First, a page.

Articles | Volume 12, issue 2
Biogeosciences, 12, 399–414, 2015

Special issue: REgional Carbon Cycle Assessment and Processes (RECCAP)

Biogeosciences, 12, 399–414, 2015

Research article 21 Jan 2015

Research article | 21 Jan 2015

North America's net terrestrial CO2 exchange with the atmosphere 1990–2009

A. W. King1, R. J. Andres1, K. J. Davis2, M. Hafer3, D. J. Hayes1, D. N. Huntzinger4, B. de Jong5, W. A. Kurz3, A. D. McGuire6, R. Vargas7, Y. Wei1, T. O. West8, and C. W. Woodall9 A. W. King et al.
  • 1Environmental Sciences Division and Climate Change Science Institute, Oak Ridge National Laboratory, Oak Ridge, Tennessee, USA
  • 2Department of Meteorology, The Pennsylvania State University, University Park, Pennsylvania, USA
  • 3Canadian Forest Service, Natural Resources Canada, Victoria, British Columbia, Canada
  • 4School of Earth Sciences and Environmental Sustainability, Northern Arizona University, Arizona, USA
  • 5El Colegio de la Frontera Sur, Unidad Campeche, Campeche, Mexico
  • 6US Geological Survey, Alaska Cooperative Fish and Wildlife Research Unit, University of Alaska, Fairbanks, Alaska, USA
  • 7Department of Plant and Soil Sciences, University of Delaware, Newark, Delaware, USA
  • 8Joint Global Change Research Institute, Pacific Northwest National Laboratory, College Park, Maryland, USA
  • 9Northern Research Station, USDA Forest Service, Saint Paul, Minnesota, USA

Abstract. Scientific understanding of the global carbon cycle is required for developing national and international policy to mitigate fossil fuel CO2 emissions by managing terrestrial carbon uptake. Toward that understanding and as a contribution to the REgional Carbon Cycle Assessment and Processes (RECCAP) project, this paper provides a synthesis of net land–atmosphere CO2 exchange for North America (Canada, United States, and Mexico) over the period 1990–2009. Only CO2 is considered, not methane or other greenhouse gases. This synthesis is based on results from three different methods: atmospheric inversion, inventory-based methods and terrestrial biosphere modeling. All methods indicate that the North American land surface was a sink for atmospheric CO2, with a net transfer from atmosphere to land. Estimates ranged from −890 to −280 Tg C yr−1, where the mean of atmospheric inversion estimates forms the lower bound of that range (a larger land sink) and the inventory-based estimate using the production approach the upper (a smaller land sink). This relatively large range is due in part to differences in how the approaches represent trade, fire and other disturbances and which ecosystems they include. Integrating across estimates, "best" estimates (i.e., measures of central tendency) are −472 ± 281 Tg C yr−1 based on the mean and standard deviation of the distribution and −360 Tg C yr−1 (with an interquartile range of −496 to −337) based on the median. Considering both the fossil fuel emissions source and the land sink, our analysis shows that North America was, however, a net contributor to the growth of CO2 in the atmosphere in the late 20th and early 21st century. With North America's mean annual fossil fuel CO2 emissions for the period 1990–2009 equal to 1720 Tg C yr−1 and assuming the estimate of −472 Tg C yr−1 as an approximation of the true terrestrial CO2 sink, the continent's source : sink ratio for this time period was 1720:472, or nearly 4:1.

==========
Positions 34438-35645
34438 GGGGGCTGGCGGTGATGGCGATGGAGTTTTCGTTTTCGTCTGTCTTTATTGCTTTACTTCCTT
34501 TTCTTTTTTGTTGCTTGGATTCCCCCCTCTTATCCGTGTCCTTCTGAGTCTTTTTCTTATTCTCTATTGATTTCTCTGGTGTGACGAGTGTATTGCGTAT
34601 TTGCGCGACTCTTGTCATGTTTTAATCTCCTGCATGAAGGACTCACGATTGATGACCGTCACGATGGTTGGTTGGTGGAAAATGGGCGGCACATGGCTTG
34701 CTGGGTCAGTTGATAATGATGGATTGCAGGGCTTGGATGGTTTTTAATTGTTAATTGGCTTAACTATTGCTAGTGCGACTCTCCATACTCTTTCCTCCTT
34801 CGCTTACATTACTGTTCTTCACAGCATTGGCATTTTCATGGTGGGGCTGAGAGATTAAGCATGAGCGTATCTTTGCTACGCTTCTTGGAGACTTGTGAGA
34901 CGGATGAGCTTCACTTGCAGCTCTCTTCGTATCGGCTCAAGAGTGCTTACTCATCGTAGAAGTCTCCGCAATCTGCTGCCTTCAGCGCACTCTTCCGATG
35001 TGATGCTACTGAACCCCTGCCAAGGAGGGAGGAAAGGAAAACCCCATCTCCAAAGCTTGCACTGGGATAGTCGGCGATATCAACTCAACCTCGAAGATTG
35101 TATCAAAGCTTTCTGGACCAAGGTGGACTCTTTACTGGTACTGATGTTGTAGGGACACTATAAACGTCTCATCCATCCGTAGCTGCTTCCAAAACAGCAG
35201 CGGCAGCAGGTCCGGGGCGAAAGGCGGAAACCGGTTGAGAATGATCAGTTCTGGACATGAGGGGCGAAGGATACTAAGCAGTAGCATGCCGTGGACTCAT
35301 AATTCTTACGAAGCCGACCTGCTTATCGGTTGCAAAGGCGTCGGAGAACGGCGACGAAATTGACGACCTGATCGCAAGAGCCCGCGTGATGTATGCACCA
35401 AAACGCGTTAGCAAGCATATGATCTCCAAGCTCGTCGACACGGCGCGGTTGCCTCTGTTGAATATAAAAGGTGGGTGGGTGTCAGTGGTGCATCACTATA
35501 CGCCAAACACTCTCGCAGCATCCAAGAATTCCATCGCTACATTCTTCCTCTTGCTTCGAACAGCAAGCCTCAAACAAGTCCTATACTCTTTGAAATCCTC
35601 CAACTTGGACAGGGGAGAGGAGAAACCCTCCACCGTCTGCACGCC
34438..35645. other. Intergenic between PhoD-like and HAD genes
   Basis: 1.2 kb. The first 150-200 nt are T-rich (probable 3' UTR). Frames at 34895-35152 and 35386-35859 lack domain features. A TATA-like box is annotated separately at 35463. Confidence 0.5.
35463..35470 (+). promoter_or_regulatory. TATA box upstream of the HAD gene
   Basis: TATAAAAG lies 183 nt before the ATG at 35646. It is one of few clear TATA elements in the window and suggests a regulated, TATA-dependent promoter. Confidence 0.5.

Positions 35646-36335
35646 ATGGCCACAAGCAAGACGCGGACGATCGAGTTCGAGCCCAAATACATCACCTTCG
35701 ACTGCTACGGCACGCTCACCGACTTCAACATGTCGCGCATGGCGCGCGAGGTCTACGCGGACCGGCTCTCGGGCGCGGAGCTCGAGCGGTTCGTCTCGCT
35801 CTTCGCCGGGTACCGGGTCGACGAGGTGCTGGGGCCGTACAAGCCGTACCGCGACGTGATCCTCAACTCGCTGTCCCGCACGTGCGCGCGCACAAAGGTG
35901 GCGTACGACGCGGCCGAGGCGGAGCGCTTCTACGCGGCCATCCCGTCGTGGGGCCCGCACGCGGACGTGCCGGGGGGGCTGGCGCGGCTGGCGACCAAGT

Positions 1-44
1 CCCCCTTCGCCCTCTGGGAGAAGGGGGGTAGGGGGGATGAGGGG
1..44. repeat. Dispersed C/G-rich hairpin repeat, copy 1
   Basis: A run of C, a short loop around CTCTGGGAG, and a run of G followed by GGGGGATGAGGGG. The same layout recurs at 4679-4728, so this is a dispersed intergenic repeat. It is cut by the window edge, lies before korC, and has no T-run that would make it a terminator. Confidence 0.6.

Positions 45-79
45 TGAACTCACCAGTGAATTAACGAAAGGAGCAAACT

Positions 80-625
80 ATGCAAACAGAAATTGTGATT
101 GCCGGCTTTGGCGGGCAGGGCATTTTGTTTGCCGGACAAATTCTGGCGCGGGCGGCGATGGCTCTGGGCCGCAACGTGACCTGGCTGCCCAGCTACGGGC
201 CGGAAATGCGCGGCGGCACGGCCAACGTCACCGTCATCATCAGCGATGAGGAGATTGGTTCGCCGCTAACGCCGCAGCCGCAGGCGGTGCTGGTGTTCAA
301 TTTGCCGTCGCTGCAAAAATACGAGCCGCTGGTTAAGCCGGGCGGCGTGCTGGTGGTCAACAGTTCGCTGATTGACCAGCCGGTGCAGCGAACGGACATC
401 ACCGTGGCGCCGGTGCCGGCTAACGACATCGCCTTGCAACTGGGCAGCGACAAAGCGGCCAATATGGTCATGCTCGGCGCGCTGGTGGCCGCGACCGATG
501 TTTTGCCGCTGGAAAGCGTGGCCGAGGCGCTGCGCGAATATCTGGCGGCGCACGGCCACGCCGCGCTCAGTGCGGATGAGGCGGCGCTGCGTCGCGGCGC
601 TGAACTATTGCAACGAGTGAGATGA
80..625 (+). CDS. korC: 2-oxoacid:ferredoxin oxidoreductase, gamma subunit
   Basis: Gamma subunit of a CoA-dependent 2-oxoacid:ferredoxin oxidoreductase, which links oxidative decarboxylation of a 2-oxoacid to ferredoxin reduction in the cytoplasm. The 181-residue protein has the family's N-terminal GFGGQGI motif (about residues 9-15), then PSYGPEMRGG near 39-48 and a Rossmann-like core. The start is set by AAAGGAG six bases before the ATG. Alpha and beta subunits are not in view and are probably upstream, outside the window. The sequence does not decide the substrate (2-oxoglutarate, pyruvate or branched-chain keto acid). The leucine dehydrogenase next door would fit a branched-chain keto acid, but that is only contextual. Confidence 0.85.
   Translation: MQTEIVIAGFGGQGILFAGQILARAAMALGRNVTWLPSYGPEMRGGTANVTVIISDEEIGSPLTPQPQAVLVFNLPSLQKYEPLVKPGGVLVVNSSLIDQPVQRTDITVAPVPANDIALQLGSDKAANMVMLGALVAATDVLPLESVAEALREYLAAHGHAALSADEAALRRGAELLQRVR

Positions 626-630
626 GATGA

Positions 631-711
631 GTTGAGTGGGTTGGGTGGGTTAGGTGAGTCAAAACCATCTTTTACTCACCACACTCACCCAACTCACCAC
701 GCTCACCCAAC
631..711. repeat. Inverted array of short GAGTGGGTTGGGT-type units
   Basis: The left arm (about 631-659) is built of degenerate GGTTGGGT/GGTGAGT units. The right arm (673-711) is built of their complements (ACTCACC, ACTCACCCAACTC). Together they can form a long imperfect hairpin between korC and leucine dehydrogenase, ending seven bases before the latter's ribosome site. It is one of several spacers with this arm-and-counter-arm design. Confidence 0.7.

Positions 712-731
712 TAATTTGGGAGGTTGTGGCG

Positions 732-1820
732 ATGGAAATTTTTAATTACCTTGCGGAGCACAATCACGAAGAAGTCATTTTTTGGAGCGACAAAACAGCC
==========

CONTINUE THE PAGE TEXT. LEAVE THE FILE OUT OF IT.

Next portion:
Final-revised paper